Prof. Kathryn Sutherland


Kathryn Sutherland is Associate Professor in the Centre for Academic Development at Victoria University of Wellington in New Zealand. She also served six years as Associate Dean (Students, and Learning & Teaching) in the Faculty of Humanities and Social Sciences, so has a wide understanding of the challenges facing both staff and students in twenty first century universities. Her research and practice has three main areas of focus: the experiences of early career academics; holistic academic development; and working in partnership with students to improve teaching and learning. Her latest book, Early Career Academics in New Zealand: Challenges and Prospects in Comparative Perspective was published by Springer in 2018. Kathryn served as co-editor of the International Journal for Academic Development for 10 years, and is an award-winning teacher and researcher. In 2018, she was just the sixth New Zealander to become a Principal Fellow of the Higher Education Academy, and, in 2019, she received the inaugural Distinguished Contribution to the Scholarship of Educational Development award for her article ‘Holistic Academic Development: Is it time to think more broadly about the academic development project?’. Kathryn also enjoys running, and has managed to run (slowly) at least one half-marathon race per year since 2001.


Holistic Academic Development for Staff and Student Success and Joy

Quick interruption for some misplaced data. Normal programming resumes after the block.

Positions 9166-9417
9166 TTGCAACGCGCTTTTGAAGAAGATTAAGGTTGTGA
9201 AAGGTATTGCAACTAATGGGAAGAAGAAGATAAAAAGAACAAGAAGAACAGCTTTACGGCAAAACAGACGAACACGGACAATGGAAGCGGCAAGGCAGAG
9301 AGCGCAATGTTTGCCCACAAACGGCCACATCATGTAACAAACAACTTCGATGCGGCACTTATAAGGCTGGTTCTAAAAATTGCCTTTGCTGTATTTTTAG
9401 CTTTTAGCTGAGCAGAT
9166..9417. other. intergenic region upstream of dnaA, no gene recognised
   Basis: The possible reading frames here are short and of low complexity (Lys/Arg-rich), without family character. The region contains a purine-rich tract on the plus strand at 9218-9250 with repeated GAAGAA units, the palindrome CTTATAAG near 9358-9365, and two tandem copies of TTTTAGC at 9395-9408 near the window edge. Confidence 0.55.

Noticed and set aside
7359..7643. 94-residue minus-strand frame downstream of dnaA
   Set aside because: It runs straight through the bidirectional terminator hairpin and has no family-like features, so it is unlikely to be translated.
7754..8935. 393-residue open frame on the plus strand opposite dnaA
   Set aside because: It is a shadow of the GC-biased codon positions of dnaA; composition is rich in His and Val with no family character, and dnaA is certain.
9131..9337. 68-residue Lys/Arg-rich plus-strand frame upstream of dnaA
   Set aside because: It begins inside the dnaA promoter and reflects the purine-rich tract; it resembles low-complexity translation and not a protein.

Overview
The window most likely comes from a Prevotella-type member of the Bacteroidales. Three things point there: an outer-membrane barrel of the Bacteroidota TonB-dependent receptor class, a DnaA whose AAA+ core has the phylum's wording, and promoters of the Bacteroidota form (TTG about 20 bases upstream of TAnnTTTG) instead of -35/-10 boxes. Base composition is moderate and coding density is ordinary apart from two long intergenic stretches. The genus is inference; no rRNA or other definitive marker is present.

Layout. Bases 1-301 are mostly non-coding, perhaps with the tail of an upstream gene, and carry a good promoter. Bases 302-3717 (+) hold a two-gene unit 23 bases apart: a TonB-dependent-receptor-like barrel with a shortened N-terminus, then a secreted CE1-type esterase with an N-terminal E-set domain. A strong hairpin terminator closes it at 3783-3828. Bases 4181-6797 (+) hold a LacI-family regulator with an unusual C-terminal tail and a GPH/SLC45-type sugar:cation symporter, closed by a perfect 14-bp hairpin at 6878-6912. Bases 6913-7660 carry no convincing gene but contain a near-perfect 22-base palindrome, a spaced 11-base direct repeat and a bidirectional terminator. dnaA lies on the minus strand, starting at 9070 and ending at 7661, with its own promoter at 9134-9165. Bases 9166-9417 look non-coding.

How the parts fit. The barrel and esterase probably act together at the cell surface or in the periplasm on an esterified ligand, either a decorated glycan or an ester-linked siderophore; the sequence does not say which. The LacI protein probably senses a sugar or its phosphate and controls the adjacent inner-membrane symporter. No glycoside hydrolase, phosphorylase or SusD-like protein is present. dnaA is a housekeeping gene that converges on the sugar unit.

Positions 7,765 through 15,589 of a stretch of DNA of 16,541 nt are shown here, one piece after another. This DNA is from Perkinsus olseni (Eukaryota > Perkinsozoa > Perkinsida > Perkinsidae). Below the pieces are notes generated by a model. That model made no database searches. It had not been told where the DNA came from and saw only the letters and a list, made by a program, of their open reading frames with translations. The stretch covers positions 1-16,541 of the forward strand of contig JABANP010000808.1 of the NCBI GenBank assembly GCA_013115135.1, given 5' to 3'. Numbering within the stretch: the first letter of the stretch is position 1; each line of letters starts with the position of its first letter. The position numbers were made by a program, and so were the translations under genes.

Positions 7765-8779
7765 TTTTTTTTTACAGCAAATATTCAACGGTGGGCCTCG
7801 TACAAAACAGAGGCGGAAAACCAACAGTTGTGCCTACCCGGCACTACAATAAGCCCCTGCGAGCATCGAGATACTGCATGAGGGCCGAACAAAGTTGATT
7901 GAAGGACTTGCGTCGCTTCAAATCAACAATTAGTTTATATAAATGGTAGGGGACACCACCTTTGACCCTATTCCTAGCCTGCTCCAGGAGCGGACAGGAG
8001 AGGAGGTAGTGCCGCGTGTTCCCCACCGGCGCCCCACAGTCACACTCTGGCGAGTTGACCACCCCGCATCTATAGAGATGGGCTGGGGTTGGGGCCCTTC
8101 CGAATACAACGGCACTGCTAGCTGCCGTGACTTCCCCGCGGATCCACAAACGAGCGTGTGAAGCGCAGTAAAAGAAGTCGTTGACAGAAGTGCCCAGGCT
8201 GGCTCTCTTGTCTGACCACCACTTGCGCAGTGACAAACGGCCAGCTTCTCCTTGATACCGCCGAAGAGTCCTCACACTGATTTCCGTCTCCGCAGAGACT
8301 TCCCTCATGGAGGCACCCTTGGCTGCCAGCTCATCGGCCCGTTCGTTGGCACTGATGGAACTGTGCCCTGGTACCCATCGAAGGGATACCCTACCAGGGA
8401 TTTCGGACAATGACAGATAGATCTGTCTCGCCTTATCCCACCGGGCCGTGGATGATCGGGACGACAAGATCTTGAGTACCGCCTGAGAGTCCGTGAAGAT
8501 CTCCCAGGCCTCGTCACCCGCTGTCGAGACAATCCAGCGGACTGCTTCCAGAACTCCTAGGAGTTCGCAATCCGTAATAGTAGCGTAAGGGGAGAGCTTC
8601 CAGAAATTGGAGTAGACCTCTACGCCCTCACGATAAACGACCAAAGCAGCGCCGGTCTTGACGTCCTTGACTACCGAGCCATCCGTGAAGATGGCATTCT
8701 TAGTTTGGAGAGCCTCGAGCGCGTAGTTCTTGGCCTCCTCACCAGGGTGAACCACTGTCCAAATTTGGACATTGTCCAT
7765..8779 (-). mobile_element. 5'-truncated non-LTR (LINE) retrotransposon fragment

As the world moves rapidly into the middle of the twenty-first century, higher education is chasing to keep up with all the changes. From low-tech to high-tech, from transmission-focused to learning-centered, from colonial curricula to curriculum reconciliation, what do our higher education workplaces, classrooms, colleagues, students, and learning environments look like? How might they be different, and more joyful, if we looked through fresh eyes?

In this presentation, I will share research on holistic academic development, and on ‘akoranga’ (a Māori word that acknowledges the reciprocity of teaching and learning). I will highlight various practices and programmes that encourage academic developers and academic staff to find practical ways to work more closely, deliberately, and joyfully, in partnership with students. My goal is that you will leave feeling challenged to seek different ways of being, teaching, learning, researching and working in your university.

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